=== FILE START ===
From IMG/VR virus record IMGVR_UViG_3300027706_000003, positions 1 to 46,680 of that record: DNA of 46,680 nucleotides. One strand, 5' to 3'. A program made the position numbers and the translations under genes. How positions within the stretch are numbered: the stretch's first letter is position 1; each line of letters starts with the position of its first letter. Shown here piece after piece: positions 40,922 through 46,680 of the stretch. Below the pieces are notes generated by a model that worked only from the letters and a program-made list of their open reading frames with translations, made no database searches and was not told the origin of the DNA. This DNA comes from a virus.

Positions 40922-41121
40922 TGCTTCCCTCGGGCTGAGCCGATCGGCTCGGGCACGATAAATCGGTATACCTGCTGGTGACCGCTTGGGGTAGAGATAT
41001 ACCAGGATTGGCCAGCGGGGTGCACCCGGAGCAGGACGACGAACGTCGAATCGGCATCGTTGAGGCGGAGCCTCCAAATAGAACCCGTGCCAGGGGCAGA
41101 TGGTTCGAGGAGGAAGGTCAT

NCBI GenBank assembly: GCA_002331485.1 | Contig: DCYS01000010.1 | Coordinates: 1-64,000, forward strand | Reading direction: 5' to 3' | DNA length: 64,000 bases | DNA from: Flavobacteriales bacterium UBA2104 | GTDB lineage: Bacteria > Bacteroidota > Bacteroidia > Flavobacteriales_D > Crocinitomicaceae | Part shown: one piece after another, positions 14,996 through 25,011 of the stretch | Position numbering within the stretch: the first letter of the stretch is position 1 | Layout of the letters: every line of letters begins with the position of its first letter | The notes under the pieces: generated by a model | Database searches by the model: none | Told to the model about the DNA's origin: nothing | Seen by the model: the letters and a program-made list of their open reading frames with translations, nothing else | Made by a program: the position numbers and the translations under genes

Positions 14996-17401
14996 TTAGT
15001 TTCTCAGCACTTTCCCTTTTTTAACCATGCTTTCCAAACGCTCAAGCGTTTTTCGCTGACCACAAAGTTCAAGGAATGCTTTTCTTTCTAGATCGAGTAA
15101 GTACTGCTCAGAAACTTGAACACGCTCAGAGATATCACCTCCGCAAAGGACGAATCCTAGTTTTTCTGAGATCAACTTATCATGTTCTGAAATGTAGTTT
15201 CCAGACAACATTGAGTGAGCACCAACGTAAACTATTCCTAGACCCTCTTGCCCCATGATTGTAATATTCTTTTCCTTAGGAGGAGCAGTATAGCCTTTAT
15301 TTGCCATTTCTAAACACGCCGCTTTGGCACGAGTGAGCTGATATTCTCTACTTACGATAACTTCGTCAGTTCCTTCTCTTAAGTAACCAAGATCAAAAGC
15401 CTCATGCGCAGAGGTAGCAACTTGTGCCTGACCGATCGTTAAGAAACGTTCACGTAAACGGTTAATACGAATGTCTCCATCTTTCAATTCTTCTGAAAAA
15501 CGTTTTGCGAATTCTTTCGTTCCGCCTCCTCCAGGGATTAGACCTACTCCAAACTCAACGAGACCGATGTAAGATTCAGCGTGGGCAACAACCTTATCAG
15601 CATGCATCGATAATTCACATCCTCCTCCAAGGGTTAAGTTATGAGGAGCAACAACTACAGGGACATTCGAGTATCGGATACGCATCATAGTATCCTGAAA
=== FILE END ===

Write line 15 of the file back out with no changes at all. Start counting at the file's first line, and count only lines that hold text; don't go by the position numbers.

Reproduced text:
15601 CATGCATCGATAATTCACATCCTCCTCCAAGGGTTAAGTTATGAGGAGCAACAACTACAGGGACATTCGAGTATCGGATACGCATCATAGTATCCTGAAA